“The best managers,” according to the article” don’t skimp on safety, don’t make value-destroying decisions just because their peers are doing so, and don’t use accounting or financial gimmicks to boost short-term profits. Such actions undermine the interests of shareholders and all stakeholders and are the antithesis of value creation.”
Thus “creating long-term shareholder value,” the article continues, “requires satisfying other stakeholders as well. You can’t create long-term value by ignoring the needs of your customers, suppliers, and employees.” The article offers examples of firms fostering long-term shareholder value with gestures towards the improving employee working conditions, the environment, gender equality, and assistance to education.
Customers are mentioned, almost in passing, as a factor in deciding “how high a price a company should charge for its products. A long-term approach would weigh price, volume, and customer satisfaction to determine a price that creates sustainable value.” It is assumed that the customer wants and needs the firm’s products: the only question is one of money: how much to charge for it.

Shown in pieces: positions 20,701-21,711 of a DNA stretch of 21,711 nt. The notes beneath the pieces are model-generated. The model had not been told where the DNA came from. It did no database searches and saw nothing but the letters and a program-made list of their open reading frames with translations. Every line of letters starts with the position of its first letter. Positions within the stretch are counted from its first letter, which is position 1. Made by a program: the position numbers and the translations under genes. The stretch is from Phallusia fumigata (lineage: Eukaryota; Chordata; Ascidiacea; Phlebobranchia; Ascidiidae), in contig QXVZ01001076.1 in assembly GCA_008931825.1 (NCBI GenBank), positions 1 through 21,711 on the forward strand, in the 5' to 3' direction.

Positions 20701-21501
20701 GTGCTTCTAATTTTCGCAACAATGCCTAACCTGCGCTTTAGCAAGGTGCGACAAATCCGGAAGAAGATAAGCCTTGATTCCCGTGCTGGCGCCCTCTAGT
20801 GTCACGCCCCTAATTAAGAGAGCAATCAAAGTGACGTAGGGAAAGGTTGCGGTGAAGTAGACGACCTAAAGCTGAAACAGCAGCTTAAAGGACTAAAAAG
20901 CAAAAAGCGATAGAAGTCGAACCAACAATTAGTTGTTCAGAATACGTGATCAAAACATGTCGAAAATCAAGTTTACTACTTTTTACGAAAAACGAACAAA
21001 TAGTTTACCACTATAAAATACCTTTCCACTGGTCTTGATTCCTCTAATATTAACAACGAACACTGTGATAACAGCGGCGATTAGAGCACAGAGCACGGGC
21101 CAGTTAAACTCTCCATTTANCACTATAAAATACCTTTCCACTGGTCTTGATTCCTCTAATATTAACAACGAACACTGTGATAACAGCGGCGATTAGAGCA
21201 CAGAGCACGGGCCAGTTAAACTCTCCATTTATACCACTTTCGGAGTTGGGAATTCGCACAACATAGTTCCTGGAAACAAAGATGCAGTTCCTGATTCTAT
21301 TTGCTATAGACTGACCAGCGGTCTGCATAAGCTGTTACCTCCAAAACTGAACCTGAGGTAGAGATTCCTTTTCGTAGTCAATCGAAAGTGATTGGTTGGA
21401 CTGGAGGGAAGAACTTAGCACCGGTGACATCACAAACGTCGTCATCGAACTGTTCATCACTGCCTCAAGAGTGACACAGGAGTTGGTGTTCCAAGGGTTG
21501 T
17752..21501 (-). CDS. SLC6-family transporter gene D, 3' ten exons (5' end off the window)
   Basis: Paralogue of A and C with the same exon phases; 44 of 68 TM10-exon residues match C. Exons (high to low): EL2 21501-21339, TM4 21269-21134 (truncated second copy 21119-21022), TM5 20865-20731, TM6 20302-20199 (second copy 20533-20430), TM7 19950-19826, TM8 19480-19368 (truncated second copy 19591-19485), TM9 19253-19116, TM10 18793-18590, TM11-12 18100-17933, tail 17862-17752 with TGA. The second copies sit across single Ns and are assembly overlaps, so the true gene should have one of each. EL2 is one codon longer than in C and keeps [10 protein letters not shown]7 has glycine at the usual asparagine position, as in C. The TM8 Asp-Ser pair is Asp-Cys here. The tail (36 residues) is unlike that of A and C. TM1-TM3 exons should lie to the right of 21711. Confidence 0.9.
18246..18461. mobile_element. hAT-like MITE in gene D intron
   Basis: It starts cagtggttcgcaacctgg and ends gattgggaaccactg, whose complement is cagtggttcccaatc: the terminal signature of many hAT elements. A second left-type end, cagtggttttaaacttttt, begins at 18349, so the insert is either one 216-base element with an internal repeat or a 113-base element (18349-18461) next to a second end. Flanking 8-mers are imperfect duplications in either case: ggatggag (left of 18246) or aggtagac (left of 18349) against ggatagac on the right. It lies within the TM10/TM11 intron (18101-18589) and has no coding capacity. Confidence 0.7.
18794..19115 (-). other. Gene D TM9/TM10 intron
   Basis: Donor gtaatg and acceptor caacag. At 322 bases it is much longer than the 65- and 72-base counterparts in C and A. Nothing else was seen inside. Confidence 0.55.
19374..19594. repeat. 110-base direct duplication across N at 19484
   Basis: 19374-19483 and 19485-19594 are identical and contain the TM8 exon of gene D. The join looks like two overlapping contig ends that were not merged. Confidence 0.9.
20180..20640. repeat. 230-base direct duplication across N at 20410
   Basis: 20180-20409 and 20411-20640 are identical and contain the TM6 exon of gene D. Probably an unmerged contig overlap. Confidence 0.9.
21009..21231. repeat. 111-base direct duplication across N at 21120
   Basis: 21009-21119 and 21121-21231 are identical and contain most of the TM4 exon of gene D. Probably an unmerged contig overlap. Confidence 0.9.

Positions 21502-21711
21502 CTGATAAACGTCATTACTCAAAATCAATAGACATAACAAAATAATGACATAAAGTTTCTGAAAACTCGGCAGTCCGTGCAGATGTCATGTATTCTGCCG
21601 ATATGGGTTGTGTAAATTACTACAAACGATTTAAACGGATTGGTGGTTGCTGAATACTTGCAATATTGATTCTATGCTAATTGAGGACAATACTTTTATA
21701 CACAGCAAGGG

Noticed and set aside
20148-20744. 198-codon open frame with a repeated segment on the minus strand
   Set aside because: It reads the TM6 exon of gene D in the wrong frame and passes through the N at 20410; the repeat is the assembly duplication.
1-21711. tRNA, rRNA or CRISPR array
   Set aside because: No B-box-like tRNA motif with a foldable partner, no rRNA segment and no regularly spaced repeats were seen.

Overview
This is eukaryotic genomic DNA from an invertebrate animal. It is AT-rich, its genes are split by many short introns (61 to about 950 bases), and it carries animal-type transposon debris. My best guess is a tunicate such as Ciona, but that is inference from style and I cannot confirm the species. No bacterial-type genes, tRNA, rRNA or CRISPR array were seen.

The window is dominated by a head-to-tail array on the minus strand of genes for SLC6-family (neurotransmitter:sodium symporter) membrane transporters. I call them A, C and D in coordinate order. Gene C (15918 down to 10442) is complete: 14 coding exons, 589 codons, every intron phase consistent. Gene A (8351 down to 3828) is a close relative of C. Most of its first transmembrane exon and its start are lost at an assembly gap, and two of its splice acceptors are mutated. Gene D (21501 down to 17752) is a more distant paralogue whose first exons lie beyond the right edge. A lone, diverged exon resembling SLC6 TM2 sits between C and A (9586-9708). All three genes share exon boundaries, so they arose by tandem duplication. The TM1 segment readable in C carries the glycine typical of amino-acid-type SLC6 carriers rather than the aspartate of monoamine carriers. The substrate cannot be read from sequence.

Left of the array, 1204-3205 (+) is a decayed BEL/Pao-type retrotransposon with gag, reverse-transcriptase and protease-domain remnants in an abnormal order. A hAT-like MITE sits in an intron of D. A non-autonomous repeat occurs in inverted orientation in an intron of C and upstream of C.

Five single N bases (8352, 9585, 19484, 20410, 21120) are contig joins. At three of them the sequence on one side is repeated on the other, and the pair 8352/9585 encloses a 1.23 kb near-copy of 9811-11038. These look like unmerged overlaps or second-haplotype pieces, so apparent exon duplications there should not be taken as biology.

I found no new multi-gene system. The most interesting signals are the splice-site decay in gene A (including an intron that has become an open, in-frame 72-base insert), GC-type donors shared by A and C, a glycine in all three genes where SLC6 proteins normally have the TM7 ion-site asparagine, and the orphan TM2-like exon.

The article also flirts with the idea of stakeholder capitalism: “The interests of shareholders and stakeholders can go hand in hand. Businesses make a vital contribution by creating value for the long term. Doing so in a sustainable manner calls for meeting the concerns of communities (including the environment), consumers, employees, suppliers, and shareholders alike.” Yet there is no recognition of the fact that stakeholder capitalism was tried for several decades in the mid-20th century with a singular result: it didn’t work. In the absence of a clear purpose, firms became confused as to their purpose.
The article concludes with the complacent thought that “long-term commitment toward value creation, by contrast, almost axiomatically takes a broad range of constituent interests into account,” again conflating what’s involved in real value creation with a concentration on shareholder value.
The problem for firms driven by a concern for shareholder value, whether for short- or long-term, is that customers quickly detect that orientation and are put off by it. As soon as they can find other options, they are likely to leave. In this way, a firm-centric approach to value-creation tends to generate, not value creation, but value destruction.
To see what’s involved in real value creation, read part 2 of this article, coming shortly.